When the clemency board recommended clemency to William Macumber the last time they did so only hearing one side of the story and 1 man's wild accusations against my mother.  Lary Hammond.  Well this time he did not have the floor to himself and if you were present would see how pathetic this man really is as at the end of the hearing he went off on the incredible attemp at character assasination against my mother with untrue accusations on issues that really had no relelvency to the case.

In the end the board concluded several things.  1.  The palm prints liffted from the car were William Macumber and that the evidence presented at trial had not been tampered with. Ths shell casings were from his gun and the identification had been verified by several independent experts.

2. There was absolutely NO evidence of a conspiricy and that the accusations were completely baseless.

If I were you I would point your frustration at the clemency board for trying to ram this thru in the first place and coming DANGEROUSLY close to letting a double killer out of prison.  To all of you armchair quarterbacks at least make some attempt to know what your talking about BEFORE you post as all this does is make you look stupid.

Sleep well knowing that a murderer is still in prizon where he should be.

Steve Kempfert AKA Stephen Macumber

Disgusted
Disgusted

Why is it that Brewer has a problem going with the recommendations that the board, the people SHE appointed, makes? Could it be that she, and her advisors, are in cahoots with the CCA and the more inmates they can incarcerate and keep in prison, the more money they are going to pocket? Brewer recently denied another inmate any clemency that was recommended by the board, this was simply a reduced sentence not a get out of jail free card. 4 judges, the parole board, the victim of the crime, the prosecuting attorney, multiple law enforcement officials and overwhelming number of people in the community all agreed that the sentence received (mandatory minimum) was unjust, cruel, and unfair for the crime actually committed. Yet, Brewer denied the reduction.

There's something not right about this Governor and someone should look at her and her advisors connections to the money train and Arizona prisons.

truthseeker
truthseeker

This is a great bill. The Governor has proven she answers to no one. That's not being tough, that's how dictators operate. Texas Governor Rick Perry didn't care whether he executed an innocent person or not - in the Todd Willingham case and he won't be getting our votes. Mississippi Governor Barbour, the same and these are the Governors who want to be President of the United States? Wake up people! It's time to take the politics out of who determines who lives and who dies. These Governors are more concerned about getting elected than about the people they serve, it's time to take the "control and power" out of their hands. They have proven they can't handle power.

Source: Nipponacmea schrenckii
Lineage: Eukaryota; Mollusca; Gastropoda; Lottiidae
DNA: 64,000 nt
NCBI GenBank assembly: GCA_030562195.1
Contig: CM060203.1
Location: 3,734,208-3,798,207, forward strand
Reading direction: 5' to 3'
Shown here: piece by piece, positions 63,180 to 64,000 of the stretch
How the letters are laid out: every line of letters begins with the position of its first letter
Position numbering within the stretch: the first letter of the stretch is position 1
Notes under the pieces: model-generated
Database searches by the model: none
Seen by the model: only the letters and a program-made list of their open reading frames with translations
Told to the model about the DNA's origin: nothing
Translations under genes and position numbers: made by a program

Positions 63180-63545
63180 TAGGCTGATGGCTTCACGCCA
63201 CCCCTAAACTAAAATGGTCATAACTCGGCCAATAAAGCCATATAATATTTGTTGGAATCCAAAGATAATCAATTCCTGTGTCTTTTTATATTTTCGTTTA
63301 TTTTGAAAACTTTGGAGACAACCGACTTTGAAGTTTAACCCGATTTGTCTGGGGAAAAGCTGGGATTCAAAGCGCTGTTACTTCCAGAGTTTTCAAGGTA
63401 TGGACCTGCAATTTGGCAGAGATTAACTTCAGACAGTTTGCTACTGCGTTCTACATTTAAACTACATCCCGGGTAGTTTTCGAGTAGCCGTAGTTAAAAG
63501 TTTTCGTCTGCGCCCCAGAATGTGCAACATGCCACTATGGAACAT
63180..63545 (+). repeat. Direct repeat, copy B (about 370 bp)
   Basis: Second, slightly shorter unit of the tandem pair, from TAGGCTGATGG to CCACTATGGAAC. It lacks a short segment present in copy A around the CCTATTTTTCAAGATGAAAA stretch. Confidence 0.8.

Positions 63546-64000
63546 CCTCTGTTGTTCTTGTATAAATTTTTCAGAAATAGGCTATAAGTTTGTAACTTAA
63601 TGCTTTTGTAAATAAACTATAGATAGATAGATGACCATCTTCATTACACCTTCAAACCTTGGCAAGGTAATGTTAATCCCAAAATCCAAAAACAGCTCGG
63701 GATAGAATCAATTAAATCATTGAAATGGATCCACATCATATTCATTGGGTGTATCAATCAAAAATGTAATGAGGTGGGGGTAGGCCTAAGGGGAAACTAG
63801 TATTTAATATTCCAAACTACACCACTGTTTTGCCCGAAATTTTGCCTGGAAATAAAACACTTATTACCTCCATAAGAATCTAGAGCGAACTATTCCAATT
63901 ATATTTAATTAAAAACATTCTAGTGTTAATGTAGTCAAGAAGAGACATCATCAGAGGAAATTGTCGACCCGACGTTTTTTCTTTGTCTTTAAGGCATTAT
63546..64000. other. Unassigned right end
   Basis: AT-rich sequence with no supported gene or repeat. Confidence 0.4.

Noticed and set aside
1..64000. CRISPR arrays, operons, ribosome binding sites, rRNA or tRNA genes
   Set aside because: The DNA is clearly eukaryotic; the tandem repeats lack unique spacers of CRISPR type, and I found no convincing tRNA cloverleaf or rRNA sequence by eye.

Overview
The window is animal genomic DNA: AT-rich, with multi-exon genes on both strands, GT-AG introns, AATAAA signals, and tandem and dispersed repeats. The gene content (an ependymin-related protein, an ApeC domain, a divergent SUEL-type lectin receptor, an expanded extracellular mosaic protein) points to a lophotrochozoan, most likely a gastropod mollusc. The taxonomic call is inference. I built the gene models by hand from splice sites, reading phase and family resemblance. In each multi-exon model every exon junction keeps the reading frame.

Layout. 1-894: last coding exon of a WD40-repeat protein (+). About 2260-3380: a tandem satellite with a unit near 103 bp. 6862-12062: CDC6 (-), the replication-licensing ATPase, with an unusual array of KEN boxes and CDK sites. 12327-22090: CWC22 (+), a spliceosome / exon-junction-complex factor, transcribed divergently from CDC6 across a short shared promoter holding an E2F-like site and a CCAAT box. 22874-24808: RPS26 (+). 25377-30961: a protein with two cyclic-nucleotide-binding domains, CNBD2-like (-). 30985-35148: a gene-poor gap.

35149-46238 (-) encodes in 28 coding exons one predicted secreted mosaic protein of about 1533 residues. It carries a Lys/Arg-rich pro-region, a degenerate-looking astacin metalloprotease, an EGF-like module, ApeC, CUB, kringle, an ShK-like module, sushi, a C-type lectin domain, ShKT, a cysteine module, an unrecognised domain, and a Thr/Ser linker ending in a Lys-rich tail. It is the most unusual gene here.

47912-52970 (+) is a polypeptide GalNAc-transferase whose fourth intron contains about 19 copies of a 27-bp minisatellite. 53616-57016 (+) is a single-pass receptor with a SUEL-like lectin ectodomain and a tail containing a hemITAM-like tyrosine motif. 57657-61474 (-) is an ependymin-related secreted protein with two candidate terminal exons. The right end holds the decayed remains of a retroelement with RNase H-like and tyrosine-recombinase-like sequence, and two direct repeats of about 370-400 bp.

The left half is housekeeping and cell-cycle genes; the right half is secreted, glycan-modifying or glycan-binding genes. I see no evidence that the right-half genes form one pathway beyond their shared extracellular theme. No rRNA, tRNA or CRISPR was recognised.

It's time to release Macumber -- and many others who we all know are innocent -- from prison saving not only millions upon millions of tax dollars that could be used for education, rehabilitation, training and jobs but right so many wrongs that have been done in Arizona.

Lyndsay
Lyndsay

My brother would have been released a year ago if the final decision had rested with the BOEC, who unanimously recommended a 2 year reduction on a harsh 7 year sentence. Instead, he will be out in late Nov. of this year, costing the state at least an extra $40,000, and my brother 2 more years of freedom. Napolitano denied the BOEC's recommendation in late Oct. of 2008, just days before Obama was elected. Highly unlikely that she ever even read it. Politics should be taken out of the equation!

Gregory Pratt
Gregory Pratt

Send me an email: gregory.pratt@newtimes.com

a visitor
a visitor

Nice to see some sanity from legislators...

The Unfortunate Governor
The Unfortunate Governor

Well, shit !!! A vengeful hag throwing poopoo at her erstwhile sweetie-poo. Wow, I never heard of that one. In addition, said hag is also an employee of Maricopa's most mendacious mediator of the poopoo story... the one, the only... yes, sir, the most fearless and most feared lawman since Judge Roy Bean, a man who needs no introduction, because he'll tell you himself... Sheriff Jose R. PieHo.This is an example of why I will never support capitol punishment. All it takes is one seriously twisted asshole with a hard-on for you and a job at the Kremlin West. and it's pink socks, orange coveralls and a syringe full of fun in your future, bucko.I hope the female filth that Mr. Macumber tragically said "I do" to suffers some equal tragedy that consumes the time alotted her husband by her lies. Bitch,And this crap that DNA research is the slam dunk case prover in any criminal contest is alot of bullshit. If don't believe me, ask Marc Goudeau.